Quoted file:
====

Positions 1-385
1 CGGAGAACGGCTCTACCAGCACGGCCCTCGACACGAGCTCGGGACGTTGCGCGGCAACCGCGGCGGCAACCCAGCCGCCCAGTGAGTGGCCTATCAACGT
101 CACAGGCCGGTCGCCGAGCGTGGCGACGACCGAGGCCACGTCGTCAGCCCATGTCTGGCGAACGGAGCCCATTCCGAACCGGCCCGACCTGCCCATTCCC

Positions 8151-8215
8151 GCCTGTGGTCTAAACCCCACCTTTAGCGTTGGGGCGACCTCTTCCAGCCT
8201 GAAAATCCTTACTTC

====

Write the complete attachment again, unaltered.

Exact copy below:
Positions 1-385
1 CGGAGAACGGCTCTACCAGCACGGCCCTCGACACGAGCTCGGGACGTTGCGCGGCAACCGCGGCGGCAACCCAGCCGCCCAGTGAGTGGCCTATCAACGT
101 CACAGGCCGGTCGCCGAGCGTGGCGACGACCGAGGCCACGTCGTCAGCCCATGTCTGGCGAACGGAGCCCATTCCGAACCGGCCCGACCTGCCCATTCCC

Positions 8151-8215
8151 GCCTGTGGTCTAAACCCCACCTTTAGCGTTGGGGCGACCTCTTCCAGCCT
8201 GAAAATCCTTACTTC